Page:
On Things That Could Kill You

November 2015 | Musings

In 2012, the most recent year for which statistics are available, France’s Institut national de la santé et de la recherche médicale (Inserm) reported a total of 558 300 deaths in a population of 65 241 000, as estimated by the Institut national de la statistique et des études économiques (Insee) for that same year; in other terms, a mortality rate of 0.86%. In Canada, 242 074 lives were lost in 2011 (Statistics Canada) from a census population of 33 476 688 (Statistics Canada) for a mortality rate of 0.72%. Finally, the United States’ Centers for Disease Control and Prevention (CDC) give us a total of 2 596 993 deaths in 2013, for a population 316 148 990 on July 4th, 2013 (U.S. Census Bureau) and thus a mortality rate of 0.82%. In general, you’re just not very likely to die in the developed world – in fact, statistically speaking, you would need to live over 116 years in France, almost 139 years in Canada, and almost 122 years in the U.S. for your chance of death to hit 100% (albeit erroneously assuming constant mortality rates and populations above). [More]

Desert Island Albums

February 2014 | Musings

Yeah, it’s a classic. What albums would you have if you were to be stranded on a sandbar with only a palm tree for company in the middle of the ocean? Essentially it’s just a way to make you list your favourite albums, but what I especially like about the desert island hypothesis is that it actually does give your choices an interesting set of criteria. Because what really makes a desert island album? [More]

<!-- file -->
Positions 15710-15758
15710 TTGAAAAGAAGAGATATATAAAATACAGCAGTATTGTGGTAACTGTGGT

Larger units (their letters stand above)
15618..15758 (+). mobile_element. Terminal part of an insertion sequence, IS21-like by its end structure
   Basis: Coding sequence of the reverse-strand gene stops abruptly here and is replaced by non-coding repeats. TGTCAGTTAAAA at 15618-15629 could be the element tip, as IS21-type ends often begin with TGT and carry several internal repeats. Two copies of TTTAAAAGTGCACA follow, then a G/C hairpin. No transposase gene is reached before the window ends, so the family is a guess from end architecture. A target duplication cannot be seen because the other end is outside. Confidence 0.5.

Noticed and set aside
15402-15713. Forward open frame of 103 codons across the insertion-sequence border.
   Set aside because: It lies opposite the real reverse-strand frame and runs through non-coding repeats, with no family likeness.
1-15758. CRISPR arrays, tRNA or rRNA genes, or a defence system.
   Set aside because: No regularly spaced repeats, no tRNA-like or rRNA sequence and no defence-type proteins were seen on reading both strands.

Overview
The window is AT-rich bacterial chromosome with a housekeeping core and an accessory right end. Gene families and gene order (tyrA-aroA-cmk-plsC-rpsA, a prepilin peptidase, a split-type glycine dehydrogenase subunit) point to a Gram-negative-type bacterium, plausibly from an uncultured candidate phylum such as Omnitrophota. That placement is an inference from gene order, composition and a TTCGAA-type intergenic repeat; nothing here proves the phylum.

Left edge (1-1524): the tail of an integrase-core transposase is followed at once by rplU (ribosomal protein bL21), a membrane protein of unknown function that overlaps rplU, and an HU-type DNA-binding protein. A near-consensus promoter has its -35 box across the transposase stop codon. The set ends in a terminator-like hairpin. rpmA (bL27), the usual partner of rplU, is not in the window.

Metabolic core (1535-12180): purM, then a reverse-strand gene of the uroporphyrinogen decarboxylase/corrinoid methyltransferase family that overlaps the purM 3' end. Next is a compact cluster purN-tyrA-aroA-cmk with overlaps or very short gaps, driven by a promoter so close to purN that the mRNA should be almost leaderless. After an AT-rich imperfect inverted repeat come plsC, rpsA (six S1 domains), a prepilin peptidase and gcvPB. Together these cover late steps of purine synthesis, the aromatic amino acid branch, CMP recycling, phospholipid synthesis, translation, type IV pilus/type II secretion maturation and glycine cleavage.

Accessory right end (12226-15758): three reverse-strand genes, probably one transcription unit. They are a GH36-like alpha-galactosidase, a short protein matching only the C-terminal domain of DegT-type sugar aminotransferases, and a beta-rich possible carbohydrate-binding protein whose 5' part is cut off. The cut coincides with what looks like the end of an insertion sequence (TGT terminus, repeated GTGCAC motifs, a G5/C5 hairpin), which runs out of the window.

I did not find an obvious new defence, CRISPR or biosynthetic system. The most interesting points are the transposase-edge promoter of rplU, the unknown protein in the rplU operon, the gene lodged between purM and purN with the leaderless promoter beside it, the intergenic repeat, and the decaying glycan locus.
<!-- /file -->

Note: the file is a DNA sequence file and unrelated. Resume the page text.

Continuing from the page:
On the Appreciation of Music

January 2013 | Musings

All of us, albeit to varying degrees, enjoy listening to some type of music. We connect with it, we "like" it, and we develop a strange type of relationship with the creators/interpretators of it. We stick by our favourites, and when they're challenged, we clash with whoever said "Man, those guys suck!" or "Yeah, I don't really like them." And that's when things get interesting. I've had enough of these arguments to see that most people support either a completely subjective evaluation of musical quality, or a completely objective one. Funnily enough, it seems to be the subjective ones who are the most stubborn. For them, musical "quality" is a question of whether you like it or not - whether the music speaks to you, whether you feel connected to it in any way. A lot of people actually fit this bill. A smaller group are completely objective and think that all you need to do to get "into" a band is to see whether their music is of any objective quality. The truth is, however, appreciating music requires a bit of each, on some sort of scale. [More]

© 2015 Pierre Massé